Did you know your horse’s hock doesn’t just hinge like a door? Instead, as the hock bends, the cannon bone moves toward the midline of his body!
In this video I’m manipulating the hind left leg of the horse. You can see he has this incredible interlock between the tibiotarsal bone (the seashell shaped bit) and the bottom of the tibia. The angle of the tibiotarsal bone determines how dramatic this medial movement of the cannon bone truly is. I am exaggerating it slightly in the video (watch the tibia in my right hand) so you can see the movement clearly on film.
This medial-to-lateral-to-medial movement does make some sense. The hind legs are primarily for creating propulsive forwards motion. This movement during flexion allows the horse to move the hind legs closer to the midline of his body, then create a very slight outwards tension as he steps forwards.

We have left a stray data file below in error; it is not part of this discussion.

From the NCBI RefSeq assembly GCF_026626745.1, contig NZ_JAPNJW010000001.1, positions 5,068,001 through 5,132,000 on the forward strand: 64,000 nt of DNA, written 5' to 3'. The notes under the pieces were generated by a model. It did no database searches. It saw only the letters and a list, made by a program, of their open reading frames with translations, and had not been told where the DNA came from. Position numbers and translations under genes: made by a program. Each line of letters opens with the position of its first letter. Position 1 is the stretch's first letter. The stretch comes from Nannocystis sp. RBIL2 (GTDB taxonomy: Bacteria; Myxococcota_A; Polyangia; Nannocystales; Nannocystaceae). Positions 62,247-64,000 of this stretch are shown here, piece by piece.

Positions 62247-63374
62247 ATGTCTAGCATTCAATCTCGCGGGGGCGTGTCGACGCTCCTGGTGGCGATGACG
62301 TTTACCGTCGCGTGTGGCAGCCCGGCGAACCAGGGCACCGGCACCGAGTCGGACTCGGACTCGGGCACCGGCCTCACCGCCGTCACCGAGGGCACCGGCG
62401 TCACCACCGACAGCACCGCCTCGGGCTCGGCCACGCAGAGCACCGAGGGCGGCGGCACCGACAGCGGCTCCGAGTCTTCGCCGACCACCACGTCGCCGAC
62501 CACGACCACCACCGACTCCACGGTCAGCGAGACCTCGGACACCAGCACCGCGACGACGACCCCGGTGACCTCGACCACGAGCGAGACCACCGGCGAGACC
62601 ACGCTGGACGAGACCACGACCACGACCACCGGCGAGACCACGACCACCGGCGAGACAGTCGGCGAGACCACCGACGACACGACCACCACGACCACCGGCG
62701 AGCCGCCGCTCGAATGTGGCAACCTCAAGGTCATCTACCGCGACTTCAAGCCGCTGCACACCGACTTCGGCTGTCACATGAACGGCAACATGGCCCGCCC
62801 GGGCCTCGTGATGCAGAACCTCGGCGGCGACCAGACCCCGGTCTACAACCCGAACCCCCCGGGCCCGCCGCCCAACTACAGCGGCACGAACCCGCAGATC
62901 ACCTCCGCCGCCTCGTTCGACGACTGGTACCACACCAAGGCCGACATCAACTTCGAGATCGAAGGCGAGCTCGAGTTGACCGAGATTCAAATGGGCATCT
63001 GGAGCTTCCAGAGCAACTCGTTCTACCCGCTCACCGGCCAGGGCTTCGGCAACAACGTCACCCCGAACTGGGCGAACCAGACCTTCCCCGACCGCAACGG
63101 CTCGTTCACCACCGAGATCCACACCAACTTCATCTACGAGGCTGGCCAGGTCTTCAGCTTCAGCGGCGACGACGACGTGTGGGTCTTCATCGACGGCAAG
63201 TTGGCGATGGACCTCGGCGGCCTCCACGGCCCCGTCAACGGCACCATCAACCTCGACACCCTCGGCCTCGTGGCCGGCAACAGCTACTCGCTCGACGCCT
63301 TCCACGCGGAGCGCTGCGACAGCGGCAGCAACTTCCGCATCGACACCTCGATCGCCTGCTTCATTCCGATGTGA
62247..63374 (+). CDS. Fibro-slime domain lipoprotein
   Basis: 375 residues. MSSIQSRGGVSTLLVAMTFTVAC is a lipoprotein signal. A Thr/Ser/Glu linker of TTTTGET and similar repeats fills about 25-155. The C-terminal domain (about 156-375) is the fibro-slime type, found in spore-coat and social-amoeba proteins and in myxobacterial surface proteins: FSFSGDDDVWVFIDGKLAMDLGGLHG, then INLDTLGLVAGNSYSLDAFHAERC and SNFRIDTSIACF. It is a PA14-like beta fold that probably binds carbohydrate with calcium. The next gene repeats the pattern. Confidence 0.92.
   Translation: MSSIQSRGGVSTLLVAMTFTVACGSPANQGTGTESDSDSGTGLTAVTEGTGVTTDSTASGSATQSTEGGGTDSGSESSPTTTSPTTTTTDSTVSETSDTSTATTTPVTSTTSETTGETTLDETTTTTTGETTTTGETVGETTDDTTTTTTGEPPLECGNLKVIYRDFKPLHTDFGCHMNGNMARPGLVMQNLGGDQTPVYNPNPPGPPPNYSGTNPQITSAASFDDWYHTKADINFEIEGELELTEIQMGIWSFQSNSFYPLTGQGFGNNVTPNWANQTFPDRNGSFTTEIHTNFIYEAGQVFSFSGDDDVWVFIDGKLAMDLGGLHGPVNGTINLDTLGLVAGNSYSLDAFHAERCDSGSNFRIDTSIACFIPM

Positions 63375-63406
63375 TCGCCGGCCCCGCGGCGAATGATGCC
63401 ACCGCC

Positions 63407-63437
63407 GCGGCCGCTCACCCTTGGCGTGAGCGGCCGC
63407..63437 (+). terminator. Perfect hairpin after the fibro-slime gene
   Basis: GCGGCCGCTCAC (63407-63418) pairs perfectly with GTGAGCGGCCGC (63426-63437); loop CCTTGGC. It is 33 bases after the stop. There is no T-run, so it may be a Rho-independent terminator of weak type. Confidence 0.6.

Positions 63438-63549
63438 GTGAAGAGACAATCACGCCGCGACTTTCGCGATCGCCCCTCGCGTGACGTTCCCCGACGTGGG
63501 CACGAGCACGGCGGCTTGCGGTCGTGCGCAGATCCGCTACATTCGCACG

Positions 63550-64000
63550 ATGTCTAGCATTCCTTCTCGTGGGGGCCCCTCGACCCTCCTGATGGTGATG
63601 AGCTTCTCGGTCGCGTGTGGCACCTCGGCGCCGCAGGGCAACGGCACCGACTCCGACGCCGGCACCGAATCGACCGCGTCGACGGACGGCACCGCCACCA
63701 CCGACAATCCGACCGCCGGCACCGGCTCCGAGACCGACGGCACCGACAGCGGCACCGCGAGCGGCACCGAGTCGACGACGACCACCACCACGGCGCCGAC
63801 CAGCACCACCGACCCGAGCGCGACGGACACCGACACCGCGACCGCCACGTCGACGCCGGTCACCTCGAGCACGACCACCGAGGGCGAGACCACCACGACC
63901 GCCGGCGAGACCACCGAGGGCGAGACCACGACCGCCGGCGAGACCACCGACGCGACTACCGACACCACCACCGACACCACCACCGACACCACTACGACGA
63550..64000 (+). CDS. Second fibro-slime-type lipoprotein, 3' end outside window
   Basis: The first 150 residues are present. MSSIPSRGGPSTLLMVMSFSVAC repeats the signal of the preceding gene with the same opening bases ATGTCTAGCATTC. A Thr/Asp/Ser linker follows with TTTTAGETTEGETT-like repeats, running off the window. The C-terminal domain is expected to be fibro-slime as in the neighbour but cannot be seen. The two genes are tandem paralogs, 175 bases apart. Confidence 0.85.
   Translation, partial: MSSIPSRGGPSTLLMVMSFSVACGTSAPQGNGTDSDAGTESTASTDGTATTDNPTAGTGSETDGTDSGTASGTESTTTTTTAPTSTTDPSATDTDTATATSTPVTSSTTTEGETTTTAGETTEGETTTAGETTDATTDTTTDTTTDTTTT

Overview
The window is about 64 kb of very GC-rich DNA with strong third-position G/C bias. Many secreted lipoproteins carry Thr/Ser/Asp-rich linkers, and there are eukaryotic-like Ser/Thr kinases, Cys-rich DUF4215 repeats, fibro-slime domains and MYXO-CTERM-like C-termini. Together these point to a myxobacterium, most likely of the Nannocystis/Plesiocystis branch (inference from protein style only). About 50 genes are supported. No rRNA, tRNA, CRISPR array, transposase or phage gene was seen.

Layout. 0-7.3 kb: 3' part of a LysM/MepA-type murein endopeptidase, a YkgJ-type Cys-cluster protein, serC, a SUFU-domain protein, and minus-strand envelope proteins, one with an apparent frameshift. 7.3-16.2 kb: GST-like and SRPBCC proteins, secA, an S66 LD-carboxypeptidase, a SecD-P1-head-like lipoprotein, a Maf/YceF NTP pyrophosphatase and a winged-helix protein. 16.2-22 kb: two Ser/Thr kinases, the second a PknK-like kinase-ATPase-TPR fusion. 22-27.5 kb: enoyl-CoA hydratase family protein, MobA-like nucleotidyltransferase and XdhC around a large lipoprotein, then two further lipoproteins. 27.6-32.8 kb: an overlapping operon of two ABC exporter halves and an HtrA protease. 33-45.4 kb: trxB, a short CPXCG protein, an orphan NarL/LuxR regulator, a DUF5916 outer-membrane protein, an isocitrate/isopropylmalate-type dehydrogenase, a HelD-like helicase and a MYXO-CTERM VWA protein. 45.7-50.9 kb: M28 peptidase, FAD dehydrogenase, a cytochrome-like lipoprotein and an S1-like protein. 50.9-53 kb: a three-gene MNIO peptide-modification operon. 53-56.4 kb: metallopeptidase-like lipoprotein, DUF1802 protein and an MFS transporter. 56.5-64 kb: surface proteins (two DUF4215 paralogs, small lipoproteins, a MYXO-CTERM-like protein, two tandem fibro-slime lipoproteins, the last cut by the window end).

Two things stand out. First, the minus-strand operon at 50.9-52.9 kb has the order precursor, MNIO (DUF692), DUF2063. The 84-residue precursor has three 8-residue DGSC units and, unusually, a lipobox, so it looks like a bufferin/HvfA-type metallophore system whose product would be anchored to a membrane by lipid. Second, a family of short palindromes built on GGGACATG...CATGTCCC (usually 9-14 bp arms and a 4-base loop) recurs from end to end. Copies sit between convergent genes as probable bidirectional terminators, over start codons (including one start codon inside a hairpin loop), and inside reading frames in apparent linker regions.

To visualize how this might help, think of rollerblading. It’s extremely inefficient to simply move your legs forwards and backwards underneath your hips. Instead, thinking about pressing slightly to the outside can cause you to accelerate much faster, because the slight horizontal force provides you better traction against the ground, and allows the force to originate from beneath your center of mass.
However, overstraining this mechanism creates extreme torque on the limb. Lateral movements prior to proper strengthening, and even just a lengthened stride before a horse is ready, can cause this mechanism to work against the horse rather than for him. Did you know this was happening in your horse’s hock? Comment below!